The undisputed best editorial cartoon of 2009 is Jay Bevenour’s cover for the Stranger, a weekly altie in Seattle. Bevenour’s effort capped a week awash with obit cartoons commemorating the departures of Ed McMahon, Farrah Fawcett, Gale Storm (star of tv’s “My Little Margie,” a popular 1950s series), pitchman Billy Mays, and, the ultimate dead man with face to match, Michael Jackson. MJ’s surprise departure a few hours after Farrah left us on June 25 quickly eclipsed all the others. On cable tv, a 24/7 loop began that Thursday and didn’t stop for four days. Then it went on for another three with only intermittent breaks between eulogistic spasms. All the while, MJ remained dead. The news, in other words, stayed the same. Unchanging for a change. And therefore no longer “news.” The best editorial cartoon commentary on the grief-besotted week was the Bevenour’s cover drawing.

Layers of meaning can be peeled away from the picture. Stupendously, outrageously grotesque, the picture combines and compounds so many of the nauseating aspects of the extraordinary fortnight that began with Fawcett’s death. Farrah When I first saw it, I thought the face was Farrah’s, disease-wracked to the point of death — thus, a kind of death mask. Then I realized the mask was MJ’s face, still deathlike. Just as his death supplanted Farrah’s —scoming only a day after she died, Jackson’s death shoved hers off the front pages of popular culture — so does his morbid likeness take over her body in the drawing. The silly pointlessness of his accidental demise thus consigns the heroic struggle of her last days to limbo.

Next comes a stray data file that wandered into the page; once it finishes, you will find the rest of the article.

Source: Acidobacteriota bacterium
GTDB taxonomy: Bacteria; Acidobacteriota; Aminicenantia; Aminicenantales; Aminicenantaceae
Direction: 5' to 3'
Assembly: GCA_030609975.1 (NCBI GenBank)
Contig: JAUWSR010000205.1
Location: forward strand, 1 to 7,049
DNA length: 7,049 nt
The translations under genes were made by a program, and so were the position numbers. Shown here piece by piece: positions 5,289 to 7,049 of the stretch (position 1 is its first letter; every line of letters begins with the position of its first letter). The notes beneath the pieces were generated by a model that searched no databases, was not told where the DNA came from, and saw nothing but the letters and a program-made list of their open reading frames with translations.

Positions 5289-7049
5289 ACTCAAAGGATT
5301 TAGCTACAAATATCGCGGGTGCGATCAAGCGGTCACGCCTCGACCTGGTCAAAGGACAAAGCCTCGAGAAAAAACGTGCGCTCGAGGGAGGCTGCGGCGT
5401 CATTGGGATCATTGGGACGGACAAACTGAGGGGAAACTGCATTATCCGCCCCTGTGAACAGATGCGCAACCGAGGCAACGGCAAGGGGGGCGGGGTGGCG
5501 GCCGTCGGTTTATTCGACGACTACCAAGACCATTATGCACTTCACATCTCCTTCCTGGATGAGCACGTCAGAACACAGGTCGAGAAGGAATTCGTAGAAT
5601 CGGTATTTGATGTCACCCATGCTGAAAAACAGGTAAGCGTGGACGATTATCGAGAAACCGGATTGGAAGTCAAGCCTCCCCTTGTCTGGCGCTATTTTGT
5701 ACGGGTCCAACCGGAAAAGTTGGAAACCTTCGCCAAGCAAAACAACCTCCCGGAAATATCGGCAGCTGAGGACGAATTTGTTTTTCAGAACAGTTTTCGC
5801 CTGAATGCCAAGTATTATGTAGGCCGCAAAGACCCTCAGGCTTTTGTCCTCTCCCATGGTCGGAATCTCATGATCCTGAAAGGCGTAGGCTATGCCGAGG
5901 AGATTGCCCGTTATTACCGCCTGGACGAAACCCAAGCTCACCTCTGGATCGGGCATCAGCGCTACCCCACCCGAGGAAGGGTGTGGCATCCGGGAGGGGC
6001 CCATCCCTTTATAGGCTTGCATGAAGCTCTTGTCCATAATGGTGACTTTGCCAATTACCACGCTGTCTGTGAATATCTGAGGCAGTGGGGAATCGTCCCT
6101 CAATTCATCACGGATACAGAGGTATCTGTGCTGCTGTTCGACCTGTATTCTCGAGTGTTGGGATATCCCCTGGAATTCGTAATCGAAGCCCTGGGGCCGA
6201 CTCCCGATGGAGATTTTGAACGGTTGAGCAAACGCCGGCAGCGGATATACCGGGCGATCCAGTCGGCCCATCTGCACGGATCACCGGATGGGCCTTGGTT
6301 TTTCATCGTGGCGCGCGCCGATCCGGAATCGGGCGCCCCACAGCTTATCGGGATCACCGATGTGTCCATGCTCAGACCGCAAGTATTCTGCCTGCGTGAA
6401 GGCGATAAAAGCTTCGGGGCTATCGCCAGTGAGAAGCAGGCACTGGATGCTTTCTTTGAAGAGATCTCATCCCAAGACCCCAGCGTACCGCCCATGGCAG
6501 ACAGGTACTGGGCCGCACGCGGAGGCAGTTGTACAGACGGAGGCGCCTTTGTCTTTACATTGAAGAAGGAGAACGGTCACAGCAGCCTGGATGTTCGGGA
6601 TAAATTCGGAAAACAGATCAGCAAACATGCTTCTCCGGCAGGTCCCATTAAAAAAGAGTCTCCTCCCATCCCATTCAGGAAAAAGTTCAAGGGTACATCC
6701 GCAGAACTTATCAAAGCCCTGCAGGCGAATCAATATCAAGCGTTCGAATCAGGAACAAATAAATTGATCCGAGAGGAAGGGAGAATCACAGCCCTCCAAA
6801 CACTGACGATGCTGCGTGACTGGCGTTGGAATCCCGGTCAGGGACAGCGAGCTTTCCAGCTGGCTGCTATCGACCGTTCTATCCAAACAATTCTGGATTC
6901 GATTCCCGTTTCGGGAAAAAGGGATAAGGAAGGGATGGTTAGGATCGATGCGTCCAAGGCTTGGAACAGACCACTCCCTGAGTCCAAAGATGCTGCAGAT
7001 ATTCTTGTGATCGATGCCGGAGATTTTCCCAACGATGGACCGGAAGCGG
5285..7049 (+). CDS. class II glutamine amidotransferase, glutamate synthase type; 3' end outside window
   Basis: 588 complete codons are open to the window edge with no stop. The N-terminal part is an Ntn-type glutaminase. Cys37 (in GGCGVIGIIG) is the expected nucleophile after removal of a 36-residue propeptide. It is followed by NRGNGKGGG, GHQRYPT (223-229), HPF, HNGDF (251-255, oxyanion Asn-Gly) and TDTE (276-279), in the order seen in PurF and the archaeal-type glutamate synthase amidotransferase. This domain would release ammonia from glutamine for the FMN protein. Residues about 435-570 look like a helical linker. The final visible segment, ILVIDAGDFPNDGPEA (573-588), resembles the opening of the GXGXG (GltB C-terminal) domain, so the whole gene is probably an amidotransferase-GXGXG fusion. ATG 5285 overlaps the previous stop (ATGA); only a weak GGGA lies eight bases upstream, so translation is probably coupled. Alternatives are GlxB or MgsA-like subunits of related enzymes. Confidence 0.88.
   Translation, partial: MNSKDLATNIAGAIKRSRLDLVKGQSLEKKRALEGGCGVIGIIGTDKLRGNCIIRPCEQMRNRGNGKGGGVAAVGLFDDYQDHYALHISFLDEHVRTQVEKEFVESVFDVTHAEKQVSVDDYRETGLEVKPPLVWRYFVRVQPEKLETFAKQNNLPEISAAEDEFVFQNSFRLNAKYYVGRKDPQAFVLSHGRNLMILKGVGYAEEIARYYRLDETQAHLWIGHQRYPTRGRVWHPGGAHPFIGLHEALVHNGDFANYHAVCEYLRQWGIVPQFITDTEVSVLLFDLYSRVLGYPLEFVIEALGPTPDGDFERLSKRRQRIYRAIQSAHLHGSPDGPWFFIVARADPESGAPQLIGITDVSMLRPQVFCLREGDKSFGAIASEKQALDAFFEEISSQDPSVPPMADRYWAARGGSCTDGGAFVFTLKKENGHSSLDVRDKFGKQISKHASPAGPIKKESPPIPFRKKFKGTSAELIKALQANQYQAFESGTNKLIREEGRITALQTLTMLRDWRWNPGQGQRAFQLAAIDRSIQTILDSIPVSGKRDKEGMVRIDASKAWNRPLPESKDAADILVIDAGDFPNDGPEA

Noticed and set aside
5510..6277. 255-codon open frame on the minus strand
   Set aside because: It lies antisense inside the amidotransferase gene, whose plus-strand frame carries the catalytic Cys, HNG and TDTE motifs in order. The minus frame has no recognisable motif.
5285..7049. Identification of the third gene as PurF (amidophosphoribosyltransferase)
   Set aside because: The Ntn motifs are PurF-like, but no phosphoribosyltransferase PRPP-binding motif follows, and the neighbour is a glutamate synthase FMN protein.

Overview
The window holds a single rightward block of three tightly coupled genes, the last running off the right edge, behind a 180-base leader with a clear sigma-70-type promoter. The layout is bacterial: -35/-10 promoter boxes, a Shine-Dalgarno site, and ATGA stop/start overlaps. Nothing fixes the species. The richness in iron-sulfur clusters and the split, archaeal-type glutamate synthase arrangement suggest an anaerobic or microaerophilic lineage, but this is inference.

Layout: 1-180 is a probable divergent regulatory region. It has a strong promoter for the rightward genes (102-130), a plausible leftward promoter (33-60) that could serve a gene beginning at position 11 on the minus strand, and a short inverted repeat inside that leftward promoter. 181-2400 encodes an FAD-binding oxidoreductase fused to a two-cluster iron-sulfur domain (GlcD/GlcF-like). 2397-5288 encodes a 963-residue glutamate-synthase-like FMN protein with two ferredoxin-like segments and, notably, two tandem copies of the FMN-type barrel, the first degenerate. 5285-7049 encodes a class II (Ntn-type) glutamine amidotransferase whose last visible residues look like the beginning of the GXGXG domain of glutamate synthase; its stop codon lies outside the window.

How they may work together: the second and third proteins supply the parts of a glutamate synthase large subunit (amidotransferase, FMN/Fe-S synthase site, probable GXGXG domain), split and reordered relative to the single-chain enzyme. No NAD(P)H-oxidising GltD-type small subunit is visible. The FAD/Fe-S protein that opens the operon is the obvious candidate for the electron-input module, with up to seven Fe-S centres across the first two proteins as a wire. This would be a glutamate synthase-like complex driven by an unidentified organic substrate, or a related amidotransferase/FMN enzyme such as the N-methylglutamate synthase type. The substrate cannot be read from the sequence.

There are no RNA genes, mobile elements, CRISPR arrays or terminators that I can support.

The satire cuts many ways. Combining the plastic mask of Michael’s visage with Fawcett’s famed poster image, the picture alludes to MJ’s dubious sexuality and seems to convert Farrah’s celebrated toothy grin into death’s rictus, a frozen lifeless grimace rather than a bonding expression of human warmth. Moreover, Farrah’s MJ death mask on the classic nippled pin-up body mocks our preoccupation with so transient a thing as young female beauty.

But Bevenour is also commenting upon our celebrity-obsessed culture. Michael’s face superimposed upon Farrah’s celebrated picture enacts the very evolution of the week’s events: the media’s excessive treatment of the singer’s death overshadowed the actress’s death, overwhelming one tragedy with another until Farrah’s death — and McMahon’s and Storm’s — receded into a dim and forgotten past, a merely momentary blip on the screen of our cable-tv culture. Bevenour’s picture is thus the ultimate emblem of our infantile irresponsibility and grotesque preoccupation with things that do not matter much.

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